• Bacteria such as Lactobacillus acidophilus, Bifidobacteria bifidum, Streptococcus thermophilus, and a few dozen more are also found in Kefir.
  • Kefir probiotic contains many health advantages for gut health, constipation, irritable bowel syndrome and diarrhea.
  • Stanford Medical School researchers discovered that gastric bypass patients who ingested probiotics like kefir lost weight faster than those who did not.

How many CFUs? Kefir contains 12 distinct strains of living and active cultures, as well as between 25 and 30 billion Colony Forming Units (CFU). Some studies also suggest 150 billion CFU per tablespoon or 2.4 trillion/cup.

So, the key issue is: how many probiotic foods will you need in order to be healthy? That is a difficult question to answer.

3. Sauerkrautsauerkraut as prebiotic food

Sauerkraut, a product dating all the way back to the fourth century B.C., is a fermented cabbage brewed with lactic-acid bacteria, which means it’s beneficial for maintaining a healthy digestive tract. Additionally, we get fiber and chemicals that support the immune system. It is the most popular probiotic food in Eastern Europe.

The fermentation of sauerkraut creates lactic acid bacteria. According to a May 2018 edition of Foods, sauerkraut contains three distinct types of lactic acid bacteria including Leuconostoc mesenteroides ,Lactobacillus brevis, and Lactobacillus plantarum

  • Unpasteurized sauerkraut includes probiotics, which help fight toxins and dangerous microorganisms. Additionally, they may help with digestion and general wellness.
  • Lactic acid bacteria found in sauerkraut are one of the most well-established and investigated probiotic strains, according to an August 2016 article in Functional Foods in Health and Disease.
  • According to National Institutes of Health (NIH) studies, L. plantarum found in this probiotic food may also provide a variety of possible health advantages, including enhanced immunity, better digestive health, and reduced GI-related symptoms.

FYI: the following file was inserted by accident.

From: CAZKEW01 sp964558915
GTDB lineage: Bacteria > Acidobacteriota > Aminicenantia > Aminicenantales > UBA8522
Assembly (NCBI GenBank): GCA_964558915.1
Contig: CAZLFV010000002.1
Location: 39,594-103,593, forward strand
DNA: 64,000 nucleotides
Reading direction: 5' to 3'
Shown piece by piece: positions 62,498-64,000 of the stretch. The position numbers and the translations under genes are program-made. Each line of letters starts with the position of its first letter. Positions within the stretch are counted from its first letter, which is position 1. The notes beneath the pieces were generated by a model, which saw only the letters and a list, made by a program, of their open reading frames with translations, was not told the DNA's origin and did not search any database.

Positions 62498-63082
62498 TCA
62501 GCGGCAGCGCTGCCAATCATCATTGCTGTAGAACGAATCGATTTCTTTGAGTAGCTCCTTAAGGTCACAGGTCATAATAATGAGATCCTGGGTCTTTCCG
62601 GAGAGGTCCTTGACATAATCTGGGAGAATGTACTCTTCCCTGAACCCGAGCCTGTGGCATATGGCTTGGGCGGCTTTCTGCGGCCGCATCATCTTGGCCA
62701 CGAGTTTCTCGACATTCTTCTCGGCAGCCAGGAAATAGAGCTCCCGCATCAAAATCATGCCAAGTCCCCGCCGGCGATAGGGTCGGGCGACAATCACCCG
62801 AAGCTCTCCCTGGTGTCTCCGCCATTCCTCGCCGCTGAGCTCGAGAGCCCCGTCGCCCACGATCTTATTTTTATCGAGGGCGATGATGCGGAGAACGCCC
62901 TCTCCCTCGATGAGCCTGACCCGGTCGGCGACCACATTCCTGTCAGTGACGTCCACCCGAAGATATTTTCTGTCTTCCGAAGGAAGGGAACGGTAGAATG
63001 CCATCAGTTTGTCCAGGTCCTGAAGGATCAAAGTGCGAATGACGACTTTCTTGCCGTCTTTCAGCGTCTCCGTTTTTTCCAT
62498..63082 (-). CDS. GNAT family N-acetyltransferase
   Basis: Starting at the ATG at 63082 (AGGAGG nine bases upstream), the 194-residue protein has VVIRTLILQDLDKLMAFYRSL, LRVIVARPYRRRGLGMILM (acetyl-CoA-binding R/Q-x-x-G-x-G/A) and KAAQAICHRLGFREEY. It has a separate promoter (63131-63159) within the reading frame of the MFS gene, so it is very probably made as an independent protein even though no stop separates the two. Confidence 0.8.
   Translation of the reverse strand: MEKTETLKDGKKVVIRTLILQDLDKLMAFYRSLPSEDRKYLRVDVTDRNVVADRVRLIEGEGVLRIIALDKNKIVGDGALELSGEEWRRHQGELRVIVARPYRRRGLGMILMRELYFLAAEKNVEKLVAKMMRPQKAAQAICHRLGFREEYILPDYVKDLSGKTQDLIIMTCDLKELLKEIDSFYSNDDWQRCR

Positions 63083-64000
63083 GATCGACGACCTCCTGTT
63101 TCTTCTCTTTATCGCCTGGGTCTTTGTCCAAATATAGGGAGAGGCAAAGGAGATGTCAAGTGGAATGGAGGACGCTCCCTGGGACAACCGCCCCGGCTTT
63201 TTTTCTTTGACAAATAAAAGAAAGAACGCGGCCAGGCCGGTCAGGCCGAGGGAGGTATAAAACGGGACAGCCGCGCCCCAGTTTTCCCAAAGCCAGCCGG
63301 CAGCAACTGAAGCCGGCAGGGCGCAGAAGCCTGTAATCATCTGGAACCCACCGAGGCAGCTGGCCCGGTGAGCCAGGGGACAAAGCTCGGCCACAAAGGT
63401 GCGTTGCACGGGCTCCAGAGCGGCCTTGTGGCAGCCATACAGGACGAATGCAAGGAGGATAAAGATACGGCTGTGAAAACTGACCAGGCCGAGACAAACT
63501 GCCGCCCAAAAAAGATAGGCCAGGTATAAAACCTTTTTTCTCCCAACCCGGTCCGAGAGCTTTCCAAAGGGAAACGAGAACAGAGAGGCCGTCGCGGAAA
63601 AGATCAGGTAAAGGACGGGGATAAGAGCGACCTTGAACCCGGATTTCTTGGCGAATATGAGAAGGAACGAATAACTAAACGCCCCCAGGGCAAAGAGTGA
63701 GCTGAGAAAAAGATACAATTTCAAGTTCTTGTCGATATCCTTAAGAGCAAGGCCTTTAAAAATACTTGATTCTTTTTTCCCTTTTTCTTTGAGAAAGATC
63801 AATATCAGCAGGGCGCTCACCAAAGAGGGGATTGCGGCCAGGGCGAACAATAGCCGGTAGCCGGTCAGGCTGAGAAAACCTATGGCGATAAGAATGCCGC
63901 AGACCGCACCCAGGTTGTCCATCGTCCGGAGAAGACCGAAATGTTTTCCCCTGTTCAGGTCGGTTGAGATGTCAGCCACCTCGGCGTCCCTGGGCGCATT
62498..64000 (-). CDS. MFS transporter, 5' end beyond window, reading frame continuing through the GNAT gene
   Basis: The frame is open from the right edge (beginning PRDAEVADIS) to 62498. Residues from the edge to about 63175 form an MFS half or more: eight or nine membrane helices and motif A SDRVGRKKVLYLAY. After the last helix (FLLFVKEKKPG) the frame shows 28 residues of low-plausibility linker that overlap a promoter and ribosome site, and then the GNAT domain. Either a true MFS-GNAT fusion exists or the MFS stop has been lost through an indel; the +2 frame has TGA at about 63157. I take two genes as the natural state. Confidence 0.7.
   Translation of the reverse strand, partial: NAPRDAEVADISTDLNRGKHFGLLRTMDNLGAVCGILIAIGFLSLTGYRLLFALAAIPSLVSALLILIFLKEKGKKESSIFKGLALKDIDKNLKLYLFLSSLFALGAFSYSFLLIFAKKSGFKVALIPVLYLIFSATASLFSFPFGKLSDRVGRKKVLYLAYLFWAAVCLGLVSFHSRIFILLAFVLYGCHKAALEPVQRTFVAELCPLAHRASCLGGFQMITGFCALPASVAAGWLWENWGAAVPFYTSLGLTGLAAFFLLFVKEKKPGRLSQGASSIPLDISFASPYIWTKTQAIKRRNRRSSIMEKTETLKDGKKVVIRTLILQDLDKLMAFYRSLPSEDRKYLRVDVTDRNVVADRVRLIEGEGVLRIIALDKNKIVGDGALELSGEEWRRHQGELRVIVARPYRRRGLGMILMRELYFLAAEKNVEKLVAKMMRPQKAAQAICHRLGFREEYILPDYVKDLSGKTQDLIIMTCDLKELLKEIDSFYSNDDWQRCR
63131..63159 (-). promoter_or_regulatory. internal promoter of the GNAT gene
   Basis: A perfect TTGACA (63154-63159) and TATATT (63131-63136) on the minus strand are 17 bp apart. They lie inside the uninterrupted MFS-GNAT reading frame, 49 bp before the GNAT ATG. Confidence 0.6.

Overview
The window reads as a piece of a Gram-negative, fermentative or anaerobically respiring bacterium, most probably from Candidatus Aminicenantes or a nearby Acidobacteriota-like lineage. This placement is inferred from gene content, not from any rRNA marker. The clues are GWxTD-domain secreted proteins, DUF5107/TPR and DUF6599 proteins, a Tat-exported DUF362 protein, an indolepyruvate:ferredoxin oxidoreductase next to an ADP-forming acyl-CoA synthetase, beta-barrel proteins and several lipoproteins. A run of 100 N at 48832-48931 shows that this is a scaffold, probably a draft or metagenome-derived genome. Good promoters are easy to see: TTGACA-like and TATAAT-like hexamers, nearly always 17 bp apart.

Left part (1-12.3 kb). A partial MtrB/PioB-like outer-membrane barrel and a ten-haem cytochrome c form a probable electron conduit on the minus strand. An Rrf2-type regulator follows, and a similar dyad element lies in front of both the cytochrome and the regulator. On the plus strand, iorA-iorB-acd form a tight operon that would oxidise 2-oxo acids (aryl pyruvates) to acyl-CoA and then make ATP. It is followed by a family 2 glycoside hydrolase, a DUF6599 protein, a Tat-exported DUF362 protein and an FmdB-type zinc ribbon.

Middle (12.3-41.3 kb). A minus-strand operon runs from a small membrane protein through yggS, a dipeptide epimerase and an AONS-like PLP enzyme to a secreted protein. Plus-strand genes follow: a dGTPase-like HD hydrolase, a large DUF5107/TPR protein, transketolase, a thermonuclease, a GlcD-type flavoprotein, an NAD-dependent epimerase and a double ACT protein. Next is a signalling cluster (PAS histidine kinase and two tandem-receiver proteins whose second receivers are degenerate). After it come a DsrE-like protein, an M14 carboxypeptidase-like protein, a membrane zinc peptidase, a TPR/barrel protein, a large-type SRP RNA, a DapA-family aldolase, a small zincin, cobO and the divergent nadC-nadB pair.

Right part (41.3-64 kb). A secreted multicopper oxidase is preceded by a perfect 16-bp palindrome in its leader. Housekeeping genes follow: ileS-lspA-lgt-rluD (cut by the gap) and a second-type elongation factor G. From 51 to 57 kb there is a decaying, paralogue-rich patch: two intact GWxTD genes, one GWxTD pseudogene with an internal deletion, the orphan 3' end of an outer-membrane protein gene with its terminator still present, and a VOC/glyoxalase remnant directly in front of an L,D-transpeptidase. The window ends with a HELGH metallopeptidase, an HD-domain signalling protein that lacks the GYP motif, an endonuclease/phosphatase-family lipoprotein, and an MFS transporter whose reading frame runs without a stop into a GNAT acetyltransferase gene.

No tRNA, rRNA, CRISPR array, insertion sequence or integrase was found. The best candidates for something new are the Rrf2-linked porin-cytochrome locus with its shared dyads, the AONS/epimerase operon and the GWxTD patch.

• August 2016 paper in Functional Foods in Health and Disease, researchers compared various serving amounts of sauerkraut to probiotic pills to see how they stood up. The researchers showed that a 2-tablespoon portion of sauerkraut had 1 million colony-forming units (CFUs), which is enough probiotics for the day.
  • In September 2018, researchers from PLOS One chimed in saying that sauerkraut contains a hefty dose of probiotics. Those probiotics are resistant to a low pH. In other words, the bacteria could survive the passage through your stomach acid and make it to your small intestine.

How many CFUs? It has been studied that sauerkraut 1,000–100 million CFUs/ tablespoon.

4. Tempehtempeh as preibiotic food

Tempeh originated in Indonesia but has gained international popularity as a high-protein meal replacement. It is a cake-like product produced from cooked and slightly fermented soybeans. A recent study examines the health benefits of fermented soy meals. Much research shows fermented soy is much healthier than regular soy. The fermentation method improves the soy’s digestibility, addressing issues including protein digestion and amino acid absorption. It may include beneficial bacteria such as Lactobacillus acidophilus, Enterococcus faecium, and Rhizopus filamentous fungus, among others.

  • It seems to be high in prebiotics – fibers that aid in the formation of good bacteria in the digestive tract.
  • Researchers found that soybean tempeh had a beneficial impact on the human microbiome increasing the number of Bifidobacterium, Lactobacillus, Escherichia coli, and Enterococcus.

Tempeh, like other fermented soy products, is deemed safe for the majority of individuals. However, some individuals may choose to restrict their tempeh consumption due to excessive amounts of soy in it.

How many CFUs? Tempeh contains roughly 10 billion CFU of probiotics per gram.